Why should it be any different for you and your work? It shouldn't.

I'd like to share one such experience with you, one that has sharply focused this idea for me.

Back in 2006, I received a frightening call. My Aunt Wendy, then 54, had fallen down some stairs and was in a hospital in New York. I was living in Massachusetts at the time and zipped down to her bedside.

Wendy and I had always had a tight relationship. She was my most vocal supporter when I told my family that I had decided to cease my studies of electrical engineering and go into film. She'd always ask me about my projects and how she could help. Wendy was an aunt, an ally, and a friend. So much so that she's credited as executive producer on each of my films.

So you can imagine how matters were complicated when it came out that she had fallen down the stairs after blacking out due to a bit too much cocaine. I, Wendy's two siblings, and my cousins were upset and hurt. However, I was surprised to discover the depths of the family's anger.

"If she behaves this way, we'll turn our back," became the party line. "She has to choose: the drugs or her family."

At Wendy's bedside, I told her how hurt I felt and how colossally stupid I thought she had been. She said, "I can accept that. But you need to know that I don't mean to stop. I don't want help, I like my life, and I don't want to change anything."

Then, as I'm assuming that both of us had the rest of the family in mind, she asked me something I'll never forget:

"Will you turn your back with the rest of them, or are you with me?"

She had been irresponsible, selfish, and careless.

On the other hand, she was family. She was Wendy.

I told her, "You're an adult. You'll do these things whether I want you to or not. But I can't judge you. I'm with you, Wen. Even if you're an asshole."

She liked that.

The family was upset with me, some going far enough to accuse me of undermining their "plan" to make her quit. They didn't understand that Wendy was Wendy, and that she wasn't going to quit whether we cut contact or not. Given that, while I didn't endorse her life choices, I certainly wanted to maximize whatever time with her that I had left.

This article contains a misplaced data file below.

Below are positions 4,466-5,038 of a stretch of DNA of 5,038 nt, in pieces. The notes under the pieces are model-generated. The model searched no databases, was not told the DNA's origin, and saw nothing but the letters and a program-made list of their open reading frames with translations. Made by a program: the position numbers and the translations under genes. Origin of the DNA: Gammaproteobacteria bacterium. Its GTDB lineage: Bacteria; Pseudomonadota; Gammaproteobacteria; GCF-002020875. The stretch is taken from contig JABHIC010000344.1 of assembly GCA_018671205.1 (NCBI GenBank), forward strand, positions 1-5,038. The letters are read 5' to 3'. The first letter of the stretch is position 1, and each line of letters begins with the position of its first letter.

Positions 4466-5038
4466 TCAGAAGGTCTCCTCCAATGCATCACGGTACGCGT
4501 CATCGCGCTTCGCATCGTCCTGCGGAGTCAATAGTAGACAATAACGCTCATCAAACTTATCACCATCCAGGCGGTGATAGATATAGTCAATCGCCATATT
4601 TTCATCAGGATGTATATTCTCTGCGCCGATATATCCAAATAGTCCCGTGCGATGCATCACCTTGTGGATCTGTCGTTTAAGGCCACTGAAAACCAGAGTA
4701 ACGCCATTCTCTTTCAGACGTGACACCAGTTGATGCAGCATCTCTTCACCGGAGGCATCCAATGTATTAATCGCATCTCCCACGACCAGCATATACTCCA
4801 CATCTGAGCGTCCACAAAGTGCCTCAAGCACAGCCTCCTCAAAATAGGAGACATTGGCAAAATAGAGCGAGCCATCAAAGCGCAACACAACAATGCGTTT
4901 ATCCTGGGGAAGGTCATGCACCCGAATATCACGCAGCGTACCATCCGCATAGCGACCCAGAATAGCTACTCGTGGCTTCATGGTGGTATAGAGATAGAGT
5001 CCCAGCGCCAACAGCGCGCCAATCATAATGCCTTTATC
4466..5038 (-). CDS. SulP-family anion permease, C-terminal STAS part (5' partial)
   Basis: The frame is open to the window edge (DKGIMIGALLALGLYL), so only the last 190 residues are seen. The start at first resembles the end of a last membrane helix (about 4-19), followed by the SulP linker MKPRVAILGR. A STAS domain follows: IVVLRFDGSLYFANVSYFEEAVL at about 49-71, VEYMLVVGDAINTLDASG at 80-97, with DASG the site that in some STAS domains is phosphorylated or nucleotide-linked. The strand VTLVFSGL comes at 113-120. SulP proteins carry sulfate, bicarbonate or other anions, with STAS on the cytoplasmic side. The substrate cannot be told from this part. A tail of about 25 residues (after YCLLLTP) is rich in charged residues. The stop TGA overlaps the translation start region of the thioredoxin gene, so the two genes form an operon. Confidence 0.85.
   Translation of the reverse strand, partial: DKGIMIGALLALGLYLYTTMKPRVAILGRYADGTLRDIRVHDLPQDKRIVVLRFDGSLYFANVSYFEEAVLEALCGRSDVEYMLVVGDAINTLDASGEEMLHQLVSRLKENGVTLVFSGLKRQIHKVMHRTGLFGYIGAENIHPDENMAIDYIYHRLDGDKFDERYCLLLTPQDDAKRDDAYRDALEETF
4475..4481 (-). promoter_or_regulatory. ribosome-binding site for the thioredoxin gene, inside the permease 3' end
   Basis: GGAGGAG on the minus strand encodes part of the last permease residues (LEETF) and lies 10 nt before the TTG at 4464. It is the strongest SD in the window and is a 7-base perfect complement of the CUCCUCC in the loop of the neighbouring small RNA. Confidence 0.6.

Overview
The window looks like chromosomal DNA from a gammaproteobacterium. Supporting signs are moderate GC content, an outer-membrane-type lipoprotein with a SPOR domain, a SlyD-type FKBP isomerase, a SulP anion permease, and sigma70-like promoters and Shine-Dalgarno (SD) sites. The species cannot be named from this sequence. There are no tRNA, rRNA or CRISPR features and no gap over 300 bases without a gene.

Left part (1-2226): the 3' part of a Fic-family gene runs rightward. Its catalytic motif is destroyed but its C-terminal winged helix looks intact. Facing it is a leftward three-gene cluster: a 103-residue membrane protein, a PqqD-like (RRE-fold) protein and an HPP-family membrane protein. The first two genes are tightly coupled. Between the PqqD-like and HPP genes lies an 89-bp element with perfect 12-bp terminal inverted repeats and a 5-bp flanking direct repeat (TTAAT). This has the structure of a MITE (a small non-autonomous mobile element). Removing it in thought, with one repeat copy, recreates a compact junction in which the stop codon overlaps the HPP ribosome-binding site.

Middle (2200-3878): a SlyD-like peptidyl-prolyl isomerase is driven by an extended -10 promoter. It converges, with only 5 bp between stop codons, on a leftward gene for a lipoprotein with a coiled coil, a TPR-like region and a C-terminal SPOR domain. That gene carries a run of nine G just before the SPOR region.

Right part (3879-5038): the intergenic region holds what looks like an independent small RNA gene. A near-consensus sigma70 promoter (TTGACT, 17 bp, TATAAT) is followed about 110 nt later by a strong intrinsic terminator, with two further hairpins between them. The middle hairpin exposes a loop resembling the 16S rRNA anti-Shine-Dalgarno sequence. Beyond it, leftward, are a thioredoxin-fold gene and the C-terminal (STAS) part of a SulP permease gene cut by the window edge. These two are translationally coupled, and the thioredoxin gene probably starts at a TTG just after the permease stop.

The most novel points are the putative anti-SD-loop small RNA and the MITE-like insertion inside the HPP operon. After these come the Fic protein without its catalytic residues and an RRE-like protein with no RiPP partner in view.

As years passed, some of the family returned to speaking terms with her and some didn't. Me? I couldn't turn my back. She had always supported me. I'd be ashamed to turn on her, but I also wasn't afraid to call her on her crap. We continued a strong relationship until she passed away suddenly this past August, due to natural, non-drug-related causes. She was 62.

What's a lesson I took from the experience? That it's okay to be unpopular if you choose the right thing. That people who make bad decisions need love and forgiveness, not vengefulness and victimization.

In the past month, I've written a new short film. It's about a hard, angry young woman who, after a night babysitting a difficult child with a secret, comes to forgive her addict younger brother for hurting her feelings.

I'm in pre-production on it, and production is scheduled for early December.

It's entitled Are You with Me.

Wednesday, October 23, 2013

All in the Image

The best images are mirrors in which we see ourselves.

I want something more to my life:



I'm afraid for a loved one:



I have to let someone go, even though it's ripping me to pieces:



I hope:



The best actors wear the same expressions on their faces as we do while we watch them. The writer's job is to make the reader wear the same expression as he/she reads. To elicit emotion from a black and white page is no easy task, but that's what makes writing so difficult - and so important.

As your reader likely won't have access to actors to perform the script live in front of them, you must rely on dialogue and action to make your point. This means keeping your reader on his/her toes and making your characters pop from page one.

Once you've crafted your character and the situation in which they find themselves, what's your poster image? What's a defining snapshot (literally - imagine a photo) that tells us as much as possible about who your character is and what they're up against? What makes them iconic?

How is your beginning the promise of your end? How will you bookend your story? In what way has your protagonist changed?

Of course, it's not enough to think of defining images for your work at large. Can you think of a defining image in each individual sequence? Or scene?